From RomanceJunkies.com

Contemporary
Nobody But You - Cedar Ridge series, Book 3
By Dorine Linnen
Apr 4, 2016 - 2:26:00 AM

Sophie Marren divorces her lawyer husband and wants nothing from their failed relationship. But the judge wisely suggests she take something. Sophie chooses the one possession that means the most to the cheating jerk, his boat. Now Sophie is homeless, unemployed due to her ex's influence, and lives on a boat that makes her seasick. Working one part-time job after another, Sophie spends her evenings looking for a cheap or free place to moor for the night.


Jacob Kincaid has spent years away from his siblings fighting wars in other countries with friends who have become his family. When one of his friends is killed, Jacob comes home on leave to reconnect with the people who should be the most important in his life. Will his twin brother and other siblings accept him after his years of rejecting their love?

There are several reasons I loved this book from the first chapter. Sophie is living on her ex-husband's boat and she's terrible at it. She's seasick and Jacob comes to her rescue. At least that's what he thinks he's doing but Sophie doesn't want Jacob's sympathy or his help. The scenes at Jacob's cabin on the lake are so realistic and I loved them. It's just isolated enough to give these two characters some one-on-one time that's very telling. I really enjoyed the accuracy of the boating scenes and empathized with Sophie's ineptitude. I could feel her frustration and was fascinated by her resilience.

It's all in the little things that draw me into a Jill Shalvis story. The way Jacob stoops down to get on Sophie's level when she's sick. How he holds her hair back as she's ill, even though she's trespassing by mooring at his dock. I could easily visualize and commiserate, like a movie playing in my head. Writing like this is pure magic and it just gets better throughout the novel. It's concise, well-depicted and flows.

Then there's the whole family dynamic of a soldier coming home after a long absence, having left in anger when he was eighteen years old. His siblings' reactions are precious. His twin Hud is the hardest for Jacob to face and it takes them the better part of the novel to work out their issues. It's so moving when Hud realizes what he didn't know. That's beautiful when it's revealed and how it falls apart from there. Jacob has secrets and he isn't as uncaring as Hud thought, but can Hud forgive him? Their sister Kenna is an awesome character. She made me cry and I loved her part in this novel. Her role is significant at the end of the book and it made me connect with her even more. I can't wait for her story!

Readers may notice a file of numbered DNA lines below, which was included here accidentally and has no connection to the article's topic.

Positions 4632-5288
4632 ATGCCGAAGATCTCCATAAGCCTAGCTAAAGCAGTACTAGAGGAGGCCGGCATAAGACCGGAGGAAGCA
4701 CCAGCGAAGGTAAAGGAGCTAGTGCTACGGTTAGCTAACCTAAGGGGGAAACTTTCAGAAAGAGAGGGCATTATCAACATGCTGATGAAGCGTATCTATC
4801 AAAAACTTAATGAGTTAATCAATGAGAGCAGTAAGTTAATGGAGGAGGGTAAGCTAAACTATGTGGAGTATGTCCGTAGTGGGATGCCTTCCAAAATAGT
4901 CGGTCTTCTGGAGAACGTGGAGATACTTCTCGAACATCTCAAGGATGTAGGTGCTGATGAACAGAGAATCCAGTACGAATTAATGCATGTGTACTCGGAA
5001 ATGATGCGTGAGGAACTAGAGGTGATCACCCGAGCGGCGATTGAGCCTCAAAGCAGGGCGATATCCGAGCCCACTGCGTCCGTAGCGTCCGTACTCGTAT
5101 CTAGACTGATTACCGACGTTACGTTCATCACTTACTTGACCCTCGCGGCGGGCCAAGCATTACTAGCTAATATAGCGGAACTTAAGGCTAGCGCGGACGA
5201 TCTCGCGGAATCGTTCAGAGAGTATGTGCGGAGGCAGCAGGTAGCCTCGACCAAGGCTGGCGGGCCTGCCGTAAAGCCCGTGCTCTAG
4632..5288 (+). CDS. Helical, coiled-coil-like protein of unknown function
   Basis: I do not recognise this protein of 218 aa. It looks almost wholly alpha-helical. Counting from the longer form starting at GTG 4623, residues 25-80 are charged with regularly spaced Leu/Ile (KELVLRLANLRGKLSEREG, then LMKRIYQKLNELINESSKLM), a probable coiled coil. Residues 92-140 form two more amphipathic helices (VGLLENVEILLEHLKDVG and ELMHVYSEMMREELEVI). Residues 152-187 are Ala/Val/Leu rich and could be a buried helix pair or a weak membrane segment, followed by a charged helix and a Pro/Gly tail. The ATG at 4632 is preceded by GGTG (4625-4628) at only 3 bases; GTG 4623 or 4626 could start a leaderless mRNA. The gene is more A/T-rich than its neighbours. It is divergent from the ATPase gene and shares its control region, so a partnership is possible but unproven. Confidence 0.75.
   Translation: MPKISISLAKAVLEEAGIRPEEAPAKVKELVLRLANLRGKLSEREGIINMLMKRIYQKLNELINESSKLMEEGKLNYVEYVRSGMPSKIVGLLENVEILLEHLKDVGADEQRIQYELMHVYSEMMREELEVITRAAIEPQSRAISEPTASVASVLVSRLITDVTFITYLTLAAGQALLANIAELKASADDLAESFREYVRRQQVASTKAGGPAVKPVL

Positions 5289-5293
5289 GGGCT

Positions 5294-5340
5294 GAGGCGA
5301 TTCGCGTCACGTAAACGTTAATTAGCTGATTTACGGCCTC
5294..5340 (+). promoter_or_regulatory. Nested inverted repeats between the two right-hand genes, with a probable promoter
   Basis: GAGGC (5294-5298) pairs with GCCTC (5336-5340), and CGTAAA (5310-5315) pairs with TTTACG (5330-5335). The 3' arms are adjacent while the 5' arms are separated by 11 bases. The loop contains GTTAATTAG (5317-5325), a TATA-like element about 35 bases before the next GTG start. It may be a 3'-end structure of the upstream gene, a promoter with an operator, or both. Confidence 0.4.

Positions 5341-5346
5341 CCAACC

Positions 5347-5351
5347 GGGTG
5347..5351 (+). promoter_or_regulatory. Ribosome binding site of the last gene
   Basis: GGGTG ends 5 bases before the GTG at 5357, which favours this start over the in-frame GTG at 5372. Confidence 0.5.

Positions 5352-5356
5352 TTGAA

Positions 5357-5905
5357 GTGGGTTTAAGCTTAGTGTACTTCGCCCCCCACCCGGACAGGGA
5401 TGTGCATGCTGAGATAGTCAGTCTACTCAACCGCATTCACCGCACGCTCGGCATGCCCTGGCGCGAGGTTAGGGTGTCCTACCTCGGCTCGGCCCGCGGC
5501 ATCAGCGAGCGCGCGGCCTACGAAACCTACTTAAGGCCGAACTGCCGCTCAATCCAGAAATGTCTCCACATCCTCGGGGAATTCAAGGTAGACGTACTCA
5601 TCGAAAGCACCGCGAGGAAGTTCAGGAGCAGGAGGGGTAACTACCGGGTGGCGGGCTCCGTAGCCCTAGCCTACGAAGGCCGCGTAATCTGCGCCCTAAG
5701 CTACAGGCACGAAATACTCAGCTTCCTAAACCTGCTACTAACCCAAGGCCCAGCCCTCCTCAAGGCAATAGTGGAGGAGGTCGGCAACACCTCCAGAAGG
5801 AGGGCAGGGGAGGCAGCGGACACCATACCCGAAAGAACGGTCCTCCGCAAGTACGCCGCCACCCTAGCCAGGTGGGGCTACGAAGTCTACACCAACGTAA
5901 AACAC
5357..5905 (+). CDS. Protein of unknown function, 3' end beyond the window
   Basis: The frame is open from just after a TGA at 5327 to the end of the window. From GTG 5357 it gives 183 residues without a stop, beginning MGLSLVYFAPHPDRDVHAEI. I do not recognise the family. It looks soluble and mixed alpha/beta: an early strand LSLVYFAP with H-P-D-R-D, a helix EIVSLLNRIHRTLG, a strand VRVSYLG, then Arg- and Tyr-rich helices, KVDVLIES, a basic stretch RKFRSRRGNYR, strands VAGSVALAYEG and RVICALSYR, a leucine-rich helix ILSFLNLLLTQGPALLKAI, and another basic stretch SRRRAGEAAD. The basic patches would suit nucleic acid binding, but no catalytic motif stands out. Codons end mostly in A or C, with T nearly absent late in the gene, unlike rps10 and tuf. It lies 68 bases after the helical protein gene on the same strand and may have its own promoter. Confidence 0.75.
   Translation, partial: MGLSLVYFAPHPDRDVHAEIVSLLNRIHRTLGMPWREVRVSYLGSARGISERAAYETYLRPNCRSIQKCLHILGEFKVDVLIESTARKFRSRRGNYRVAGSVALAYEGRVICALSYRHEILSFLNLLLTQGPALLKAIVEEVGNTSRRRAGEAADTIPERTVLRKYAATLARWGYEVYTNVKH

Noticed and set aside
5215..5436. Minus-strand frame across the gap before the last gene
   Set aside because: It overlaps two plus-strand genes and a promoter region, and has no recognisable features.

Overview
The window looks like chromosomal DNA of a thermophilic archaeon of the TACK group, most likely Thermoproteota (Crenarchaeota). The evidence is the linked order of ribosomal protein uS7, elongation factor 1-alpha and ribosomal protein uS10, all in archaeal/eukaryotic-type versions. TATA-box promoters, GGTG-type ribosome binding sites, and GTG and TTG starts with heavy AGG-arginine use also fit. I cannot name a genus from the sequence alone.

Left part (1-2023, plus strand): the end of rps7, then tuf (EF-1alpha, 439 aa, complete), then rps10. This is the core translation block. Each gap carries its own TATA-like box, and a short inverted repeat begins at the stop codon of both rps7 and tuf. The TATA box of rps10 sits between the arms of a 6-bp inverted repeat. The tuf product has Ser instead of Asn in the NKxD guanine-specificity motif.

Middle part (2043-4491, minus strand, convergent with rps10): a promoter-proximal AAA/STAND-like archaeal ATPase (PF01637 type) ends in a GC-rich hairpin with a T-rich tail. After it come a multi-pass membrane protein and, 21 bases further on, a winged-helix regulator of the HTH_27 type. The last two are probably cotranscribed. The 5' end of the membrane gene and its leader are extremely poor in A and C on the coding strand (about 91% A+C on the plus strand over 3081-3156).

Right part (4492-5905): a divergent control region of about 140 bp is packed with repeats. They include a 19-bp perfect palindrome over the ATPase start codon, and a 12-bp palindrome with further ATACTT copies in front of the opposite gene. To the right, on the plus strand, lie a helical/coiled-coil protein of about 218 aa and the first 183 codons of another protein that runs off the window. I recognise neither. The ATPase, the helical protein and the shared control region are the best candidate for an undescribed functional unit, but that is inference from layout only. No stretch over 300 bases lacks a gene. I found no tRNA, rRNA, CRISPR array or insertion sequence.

Jill Shalvis' talent is consistency, with crisp scenes devoid of typos, quirky characters who are laugh-out-loud funny and sob worthy emotional - a satisfying package that makes me impatient for the next novel. Jill Shalvis' funny isn't slapstick comedy but a rare talent of taking the mundane and twisting it just enough to make it laughable and relatable because it's familiar. On the other hand, Jill Shalvis develops characters easy to care about and to relate to when the deep emotion hits, as it always does, making me cry with sloppy sobs. These characters aren't sappy, weak people who are down on their luck, either. They're strong, resilient people who make the best of any situation Even if that situation calls for having a pity party for a few minutes. When Sophie and Jacob win, you'll feel as if you've won right along with them.

Sophie Marren and Jacob Kincaid are relatable because they've screwed up more than once and are now owning their mistakes and making the best of their situation. Could they have done better with their choices? Certainly, couldn't we all? That's what so enjoyable about their pairing. They're broken people who deserve a chance and they aren't afraid to reach out and take it. They're also sexually combustible together so expect more than sensual, close to erotic love scenes. The characters aren't exceptionally potty-mouthed but there are enough naughty words to keep the story realistic with a military hero.

I laughed, I cried and I couldn't stop reading. Jacob and Sophie are my favorite Cedar Ridge couple. There's some dialogue at the beginning about a "license" that cracked me up. That sets the stage, where you realize that even though Jacob has experienced more than he should in his life, he's not going to give up on Sophie. He's going to have her back just like he stood by his comrades in war.

Although NOBODY BUT YOU can be read as a standalone, I think you'll appreciate it more by reading the series in order. SECOND CHANCE SUMMER and MY KIND OF WONDERFUL introduce the Kincaid siblings and their significant others. NOBODY BUT YOU expounds on the relationships built in the first two books, which is why it's my favorite of the CEDAR RIDGE series so far.

An engaging novel focused on a veteran who deserves happiness, you'll feel the honor and comradery only known by the military. Add in a homeless heroine with enough spunk to be his equal, who organizes everyone's life while picking up her own, and you have a happy-ever-after you'll love. NOBODY BUT YOU is Jill Shalvis at her best, telling stories of brave, imperfect people who deserve the happiness they earn, step-by-brave-step.



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